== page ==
• Optimise oxygen supply

• Minimise demand
– Convulsions occur in 15% of severe head injuries • Treat with phenytoin in early head injury
– Brain metabolic rate increases 6-9% for every degree rise in temperature
• Treat pyrexia (Is mild hypothermia a good thing?

Think about sedation (propofol / midazolam)

19

Impact of CO2 in vasodilation?

• Cerebral vessel diameter (and CBF) changes over a wide range of PaCO2
• Target directed therapy:
PaCO2 4.5 -5.0kPa

20

When assessed pre admission patients are _______ in 25% of cases

When assessed pre admission patients are hypotensive in 25% of cases

21

Cerebral perfusion pressure?

CPP = MAP - ICP

MAP= Diastolic pressure + 1/3 pulse pressure

22

After a severe head injury, what are the bp and ICP targets?

Maintain CPP above 60 - 70mmHg
Maintain systolic blood pressure higher than
90mmHg (preferably higher than 120mmHg)

ICP less than 20mmHg (invasive pressure monitor)

23

What are the parameters of cerebral autoregulation?
Change in a traematised/ischaemic brain?

Normally autoregulation maintains a constant blood flow between MAP 50 mmHg and 150 mmHg.

Traumatised or ischaemic brain, CBF may become blood pressure dependent

24

What history cases suggest risk of intracranial mass?
Examination findings that also suggest...

History:
high impact injury
significant retrograde amnesia
History of coagulopathy post traumatic seizure

Examination:
GCS 12/15 or less
OR
GCS 13/15 or 14/15 and failing to improve within 2 hours of injury
OR
Clinical signs of skull fracture

25

What history cases suggest risk of intracranial mass?
Examination findings that also suggest...

History:
high impact injury
significant retrograde amnesia
History of coagulopathy post traumatic seizure

Examination:
GCS 12/15 or less
OR
GCS 13/15 or 14/15 and failing to improve within 2 hours of injury
OR
Clinical signs of skull fracture E.G.
-Pre-orbital bruising
-Battle's sign

26

2 different classes of haematoma?

EDH (extradural haematoma)
SDH (subdural haematoma)

27

Features of EDH?

• Relatively uncommon
• Strongly associated with
skull fracture
• Middle meningeal artery
• 1/3 due to venous bleeding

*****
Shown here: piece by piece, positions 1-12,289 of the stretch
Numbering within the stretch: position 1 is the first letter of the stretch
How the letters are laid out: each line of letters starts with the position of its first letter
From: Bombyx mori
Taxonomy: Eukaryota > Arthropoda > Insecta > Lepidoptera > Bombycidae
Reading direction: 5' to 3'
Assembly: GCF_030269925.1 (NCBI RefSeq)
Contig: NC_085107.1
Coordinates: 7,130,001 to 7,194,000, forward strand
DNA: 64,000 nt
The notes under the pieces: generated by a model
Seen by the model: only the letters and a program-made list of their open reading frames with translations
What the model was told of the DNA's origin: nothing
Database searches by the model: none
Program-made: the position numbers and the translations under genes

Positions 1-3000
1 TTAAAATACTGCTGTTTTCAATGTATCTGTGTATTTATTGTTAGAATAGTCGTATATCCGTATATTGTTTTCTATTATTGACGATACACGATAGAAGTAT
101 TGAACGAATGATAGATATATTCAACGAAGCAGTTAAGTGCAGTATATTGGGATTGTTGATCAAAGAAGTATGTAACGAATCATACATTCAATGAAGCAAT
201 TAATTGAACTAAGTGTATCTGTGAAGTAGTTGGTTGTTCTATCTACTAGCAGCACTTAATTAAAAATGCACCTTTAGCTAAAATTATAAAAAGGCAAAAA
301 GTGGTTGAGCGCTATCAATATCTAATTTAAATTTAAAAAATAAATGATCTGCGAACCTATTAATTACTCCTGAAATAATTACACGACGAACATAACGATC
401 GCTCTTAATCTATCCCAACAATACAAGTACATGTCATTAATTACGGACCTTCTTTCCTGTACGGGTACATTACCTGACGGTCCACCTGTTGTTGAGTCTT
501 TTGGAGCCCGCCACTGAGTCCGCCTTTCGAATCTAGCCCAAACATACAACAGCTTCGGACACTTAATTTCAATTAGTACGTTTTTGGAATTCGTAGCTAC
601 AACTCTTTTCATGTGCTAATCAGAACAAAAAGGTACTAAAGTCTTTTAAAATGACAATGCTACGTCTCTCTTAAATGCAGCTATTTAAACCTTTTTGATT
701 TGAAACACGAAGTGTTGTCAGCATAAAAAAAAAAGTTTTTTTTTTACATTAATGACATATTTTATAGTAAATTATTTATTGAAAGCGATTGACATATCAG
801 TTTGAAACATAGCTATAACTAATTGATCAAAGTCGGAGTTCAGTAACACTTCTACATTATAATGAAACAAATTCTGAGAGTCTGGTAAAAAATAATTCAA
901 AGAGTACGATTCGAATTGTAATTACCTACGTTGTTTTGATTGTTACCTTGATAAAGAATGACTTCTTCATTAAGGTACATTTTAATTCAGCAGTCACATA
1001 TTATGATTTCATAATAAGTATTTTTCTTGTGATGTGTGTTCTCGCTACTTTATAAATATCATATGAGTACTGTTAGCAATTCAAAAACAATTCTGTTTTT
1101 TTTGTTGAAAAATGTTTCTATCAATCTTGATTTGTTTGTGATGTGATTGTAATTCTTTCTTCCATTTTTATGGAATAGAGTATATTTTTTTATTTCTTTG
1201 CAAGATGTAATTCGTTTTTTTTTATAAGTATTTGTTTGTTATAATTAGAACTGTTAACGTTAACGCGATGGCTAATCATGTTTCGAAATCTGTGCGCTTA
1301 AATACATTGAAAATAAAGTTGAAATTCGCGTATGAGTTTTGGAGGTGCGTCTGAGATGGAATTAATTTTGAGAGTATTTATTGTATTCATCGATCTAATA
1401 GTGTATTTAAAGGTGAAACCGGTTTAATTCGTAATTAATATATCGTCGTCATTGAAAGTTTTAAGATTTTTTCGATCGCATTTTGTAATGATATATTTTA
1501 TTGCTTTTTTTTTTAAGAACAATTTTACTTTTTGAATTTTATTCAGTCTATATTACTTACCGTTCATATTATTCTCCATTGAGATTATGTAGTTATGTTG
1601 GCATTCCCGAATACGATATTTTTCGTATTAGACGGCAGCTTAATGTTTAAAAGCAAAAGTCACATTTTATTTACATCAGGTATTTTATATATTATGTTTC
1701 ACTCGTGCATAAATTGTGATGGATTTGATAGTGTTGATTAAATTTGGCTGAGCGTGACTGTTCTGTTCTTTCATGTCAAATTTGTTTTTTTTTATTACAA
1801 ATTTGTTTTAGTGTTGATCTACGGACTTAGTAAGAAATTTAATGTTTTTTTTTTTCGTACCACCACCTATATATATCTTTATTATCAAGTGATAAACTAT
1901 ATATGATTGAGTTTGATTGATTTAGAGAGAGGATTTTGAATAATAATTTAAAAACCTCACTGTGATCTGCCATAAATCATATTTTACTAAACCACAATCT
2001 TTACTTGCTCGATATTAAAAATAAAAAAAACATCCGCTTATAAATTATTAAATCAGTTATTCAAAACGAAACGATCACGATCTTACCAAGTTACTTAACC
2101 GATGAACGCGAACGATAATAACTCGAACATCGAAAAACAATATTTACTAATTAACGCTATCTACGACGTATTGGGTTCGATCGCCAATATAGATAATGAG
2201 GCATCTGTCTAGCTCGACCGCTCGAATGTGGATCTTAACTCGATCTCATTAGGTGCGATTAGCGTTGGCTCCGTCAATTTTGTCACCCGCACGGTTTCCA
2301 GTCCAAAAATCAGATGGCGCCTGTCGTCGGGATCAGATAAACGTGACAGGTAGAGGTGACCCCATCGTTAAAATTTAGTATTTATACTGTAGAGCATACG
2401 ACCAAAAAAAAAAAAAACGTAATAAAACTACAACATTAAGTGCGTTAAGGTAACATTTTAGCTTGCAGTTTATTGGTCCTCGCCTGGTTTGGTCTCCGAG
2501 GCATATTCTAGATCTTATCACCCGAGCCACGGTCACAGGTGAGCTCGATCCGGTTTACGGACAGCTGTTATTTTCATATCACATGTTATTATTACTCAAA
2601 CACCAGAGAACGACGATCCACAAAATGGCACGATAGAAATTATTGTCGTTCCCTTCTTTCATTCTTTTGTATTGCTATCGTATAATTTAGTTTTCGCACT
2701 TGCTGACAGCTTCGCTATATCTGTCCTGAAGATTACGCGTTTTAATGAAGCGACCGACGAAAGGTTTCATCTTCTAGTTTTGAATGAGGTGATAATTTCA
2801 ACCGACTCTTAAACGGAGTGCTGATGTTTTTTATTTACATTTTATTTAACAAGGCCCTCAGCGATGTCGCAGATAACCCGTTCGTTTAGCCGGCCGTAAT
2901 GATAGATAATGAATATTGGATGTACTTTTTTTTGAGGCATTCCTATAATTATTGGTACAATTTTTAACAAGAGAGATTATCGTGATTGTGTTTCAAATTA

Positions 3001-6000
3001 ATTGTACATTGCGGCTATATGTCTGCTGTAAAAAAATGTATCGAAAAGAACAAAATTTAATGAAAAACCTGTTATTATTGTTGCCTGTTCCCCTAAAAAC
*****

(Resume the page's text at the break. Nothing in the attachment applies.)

• Classically a lucid interval
• Good outcome if treated!

28

Features of SDH?

• Common
• Complicates 20-30% of
head injuries
• Rupture of the veins travelling from the brain surface to the saggital sinus
• Prognosis worse

29

2 classes of haemorrhage?

Subarachnoid Haemorrhage
Intracerebral Haemorrhage

30

Causes of SAH?

• Assoc.with ruptured aneurysm
• More commonly caused by head injury

31

Features of intracerebal haemorrhage?

Intracerebral Haemorrhage
• Stretching&shearing injury
• Impactoninsideofskull
• Oftencontrecoup injury

32

Features of intracerebal haemorrhage?

Intracerebral Haemorrhage
• Stretching &shearing injury
• Impact on inside of skull
• Often contre coup injury

33

What to consider before contact neurosurgeons?


• Mechanism of injury
• Age of patient
• Respiratory and cardiovascular status • GCS score & pupil response (due to compression of oculomotor nerve. Leads to ipsilateral dilation)
• Alcohol/drugs
• Associated injuries
• Results of CT scan

34

Clinical signs of herniation?

• Dilatedorunreactive pupil(s)
• Extensorposturing
• DecreaseinGCSof2or more points

35

Temporary hyperventilation can decrease ____ and “buy time”

Temporary hyperventilation can decrease ICP and “buy time”

36

What drugs can be used to treat an increased ICP?

1. 20% Mannitol (0.25-1g/kg)
– Decreases blood viscosity
– Osmotic diuretic
2. Hypertonic saline

37

Influence of glucose levels on outcome of patients of head injury?

Tight control of blood glucose has been shown to improve outcome
BUT
dangers of unrecognised hypoglycaemia...

Remember enteral nutritional support

38

Why are high glucose levels avoided in head injury patients?

Elevated serum glucose levels have been considered deleterious based on the assumption that presentation of the ischemic brain with high levels of glucose would drive anaerobic glycolysis, resulting in the accumulation of toxic levels of lactic acid.